The Society, one of a number of volunteer groups whose work has helped to transform stretches of waterways in Wales, was selected for their excellent, year-round work in supporting, promoting and helping the daily running of the five-mile long canal.
Their work has included planting hedgerows and wild flowers in Clydach, Trebanos and Pontardawe, restoring historic structures, such as the last surviving lock keeper's cottage at Ynysmeudwy, and repairing bridges and aqueducts.
The Volunteer Recognition Awards are presented each year to the groups that have had a significant impact on the 2,000 miles of waterways in Wales and England.
Huge impact on the canal
Alan Sumnall, volunteer co-ordinator at Glandŵr Cymru said: “The team of volunteers at the Swansea Canal Society have made a huge impact on the canal, so it is a pleasure to recognise them with the award.
“They've worked on a whole range of projects, from the eye-catching restoration of historic structures, to vital day-to-day tasks like litter picking and clearing vegetation.
“Canals are such an important part of Wales' industrial heritage, and it is volunteer groups like this that are helping them to thrive and enrich our local communities. It is no exaggeration to say that without volunteers like this we would not have the magnificent waterways we see today.”
“We are always on the look-out for more volunteers, so get in touch if you interested in working with us.”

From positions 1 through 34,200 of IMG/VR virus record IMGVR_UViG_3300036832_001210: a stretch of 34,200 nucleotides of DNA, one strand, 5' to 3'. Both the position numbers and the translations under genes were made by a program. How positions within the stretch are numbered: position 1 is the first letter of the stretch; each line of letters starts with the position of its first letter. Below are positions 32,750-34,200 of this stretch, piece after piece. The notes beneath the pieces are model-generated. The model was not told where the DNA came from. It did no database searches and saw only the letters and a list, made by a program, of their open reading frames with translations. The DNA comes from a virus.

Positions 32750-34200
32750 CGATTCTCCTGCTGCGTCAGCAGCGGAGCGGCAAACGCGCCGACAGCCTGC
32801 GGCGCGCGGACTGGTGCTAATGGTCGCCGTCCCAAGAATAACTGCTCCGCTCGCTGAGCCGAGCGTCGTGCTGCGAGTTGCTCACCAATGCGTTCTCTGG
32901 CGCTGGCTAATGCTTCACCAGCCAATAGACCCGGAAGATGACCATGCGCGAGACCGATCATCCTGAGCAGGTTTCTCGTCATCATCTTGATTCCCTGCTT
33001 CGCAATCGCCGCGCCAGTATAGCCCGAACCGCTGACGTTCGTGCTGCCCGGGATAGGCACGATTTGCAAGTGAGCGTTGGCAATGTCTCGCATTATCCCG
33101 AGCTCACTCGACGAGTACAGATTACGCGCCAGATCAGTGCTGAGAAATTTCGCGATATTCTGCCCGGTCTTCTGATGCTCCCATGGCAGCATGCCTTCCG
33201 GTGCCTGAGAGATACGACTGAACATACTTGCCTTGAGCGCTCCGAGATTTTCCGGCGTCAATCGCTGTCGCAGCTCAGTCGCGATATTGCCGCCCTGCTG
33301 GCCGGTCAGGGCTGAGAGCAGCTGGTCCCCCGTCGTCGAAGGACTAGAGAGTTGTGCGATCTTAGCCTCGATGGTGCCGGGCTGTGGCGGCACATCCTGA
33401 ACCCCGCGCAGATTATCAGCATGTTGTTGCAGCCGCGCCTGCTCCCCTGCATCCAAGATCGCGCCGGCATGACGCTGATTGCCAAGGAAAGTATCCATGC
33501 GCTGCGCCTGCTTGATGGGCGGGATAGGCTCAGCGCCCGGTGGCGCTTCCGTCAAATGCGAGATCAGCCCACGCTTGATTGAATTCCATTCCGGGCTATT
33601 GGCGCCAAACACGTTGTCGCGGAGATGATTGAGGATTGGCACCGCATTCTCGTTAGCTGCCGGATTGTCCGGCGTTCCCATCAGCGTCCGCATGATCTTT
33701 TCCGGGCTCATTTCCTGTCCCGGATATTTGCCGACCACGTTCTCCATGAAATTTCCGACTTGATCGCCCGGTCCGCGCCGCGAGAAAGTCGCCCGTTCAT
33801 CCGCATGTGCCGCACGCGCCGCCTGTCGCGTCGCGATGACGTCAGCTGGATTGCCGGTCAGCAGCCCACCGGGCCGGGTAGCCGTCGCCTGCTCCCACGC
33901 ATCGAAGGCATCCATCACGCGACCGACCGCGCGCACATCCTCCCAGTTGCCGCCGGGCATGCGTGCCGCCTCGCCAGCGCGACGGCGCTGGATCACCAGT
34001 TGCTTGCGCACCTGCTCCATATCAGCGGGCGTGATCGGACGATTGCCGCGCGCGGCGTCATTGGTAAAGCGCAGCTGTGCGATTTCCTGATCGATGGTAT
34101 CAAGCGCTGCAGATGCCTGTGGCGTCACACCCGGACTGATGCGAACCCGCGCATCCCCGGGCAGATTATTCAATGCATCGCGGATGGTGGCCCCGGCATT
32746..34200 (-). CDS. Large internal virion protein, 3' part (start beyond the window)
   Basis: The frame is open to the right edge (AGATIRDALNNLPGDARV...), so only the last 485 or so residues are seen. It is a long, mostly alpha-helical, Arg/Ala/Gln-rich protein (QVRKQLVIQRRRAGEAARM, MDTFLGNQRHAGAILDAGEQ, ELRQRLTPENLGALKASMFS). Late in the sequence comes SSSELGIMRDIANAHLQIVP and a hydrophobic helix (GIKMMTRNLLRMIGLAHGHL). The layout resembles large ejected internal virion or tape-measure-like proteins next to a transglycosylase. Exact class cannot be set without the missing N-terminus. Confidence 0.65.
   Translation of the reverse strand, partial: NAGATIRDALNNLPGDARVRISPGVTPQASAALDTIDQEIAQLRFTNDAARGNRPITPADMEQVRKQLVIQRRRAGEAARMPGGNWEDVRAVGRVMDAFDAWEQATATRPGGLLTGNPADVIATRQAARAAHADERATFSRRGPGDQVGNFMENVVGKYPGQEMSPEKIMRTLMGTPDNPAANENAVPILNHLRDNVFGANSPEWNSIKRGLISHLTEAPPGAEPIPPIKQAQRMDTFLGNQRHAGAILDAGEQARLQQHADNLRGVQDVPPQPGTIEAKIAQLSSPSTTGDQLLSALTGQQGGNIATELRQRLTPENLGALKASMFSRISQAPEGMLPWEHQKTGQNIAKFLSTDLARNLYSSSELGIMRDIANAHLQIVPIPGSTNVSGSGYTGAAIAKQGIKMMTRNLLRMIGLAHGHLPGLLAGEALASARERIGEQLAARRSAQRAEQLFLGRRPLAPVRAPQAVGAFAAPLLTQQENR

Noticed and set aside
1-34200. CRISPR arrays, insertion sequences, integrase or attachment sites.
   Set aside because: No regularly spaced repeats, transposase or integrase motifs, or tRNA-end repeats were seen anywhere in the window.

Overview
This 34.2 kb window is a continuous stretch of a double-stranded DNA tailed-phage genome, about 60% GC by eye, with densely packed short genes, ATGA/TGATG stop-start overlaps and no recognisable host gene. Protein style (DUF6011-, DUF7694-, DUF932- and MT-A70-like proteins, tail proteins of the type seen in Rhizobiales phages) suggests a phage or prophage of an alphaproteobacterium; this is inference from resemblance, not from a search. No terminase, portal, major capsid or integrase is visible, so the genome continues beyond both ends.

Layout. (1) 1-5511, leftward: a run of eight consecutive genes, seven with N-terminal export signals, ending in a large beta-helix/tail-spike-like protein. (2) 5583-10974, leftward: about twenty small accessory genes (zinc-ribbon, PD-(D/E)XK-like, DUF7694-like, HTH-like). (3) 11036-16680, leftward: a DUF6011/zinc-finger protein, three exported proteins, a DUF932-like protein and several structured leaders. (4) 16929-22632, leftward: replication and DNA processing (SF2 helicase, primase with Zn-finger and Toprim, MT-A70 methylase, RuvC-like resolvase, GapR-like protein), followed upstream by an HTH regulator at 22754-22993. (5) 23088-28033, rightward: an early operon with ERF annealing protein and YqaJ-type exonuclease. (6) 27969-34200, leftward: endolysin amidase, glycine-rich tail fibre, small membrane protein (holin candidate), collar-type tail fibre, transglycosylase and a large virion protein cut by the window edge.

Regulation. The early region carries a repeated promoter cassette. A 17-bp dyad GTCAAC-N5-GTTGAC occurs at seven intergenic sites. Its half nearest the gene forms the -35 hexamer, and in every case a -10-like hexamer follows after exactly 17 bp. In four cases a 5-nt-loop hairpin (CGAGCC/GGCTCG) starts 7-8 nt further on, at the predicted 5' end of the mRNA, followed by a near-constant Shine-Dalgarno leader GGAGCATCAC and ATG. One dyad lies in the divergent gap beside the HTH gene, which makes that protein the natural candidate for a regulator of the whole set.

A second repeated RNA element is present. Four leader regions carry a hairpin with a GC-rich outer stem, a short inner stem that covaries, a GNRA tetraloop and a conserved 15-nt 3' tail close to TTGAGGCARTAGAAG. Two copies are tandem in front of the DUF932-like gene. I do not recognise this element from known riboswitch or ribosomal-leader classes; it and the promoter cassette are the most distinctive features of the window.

Delighted with the recognition
Meryl Hunt from the Society adds: "The Trustees of the Swansea Canal Society are delighted with the recognition the Volunteer 'Maintenance Crew' have received from Glandŵr Cymru. The group go out every week rain or shine, determined that the lengths of the Swansea Canal that remain in water, are free from rubbish and are attractive places for walkers, cyclists and the local wildlife to enjoy. They hope that one day they will have more of the Swansea Canal to take care of!"
The Swansea Canal is partly navigable by boat, from Clydach to Pontardawe, where the Society runs boat trips. The remainder is a green and pleasant walking and cycling route, nestled at the bottom of the steep-sided Swansea Valley. The Swansea Canal Society is working hard to restore the full canal, and holds regular volunteering days. Nature has reclaimed many parts of the canal, which are habitats for eels and water birds. Plans for restoration have been designed to protect both the canal's wildlife and its rich cultural heritage.
- For more details about the Swansea Canal Society visit http://swanseacanalsociety.com/index.html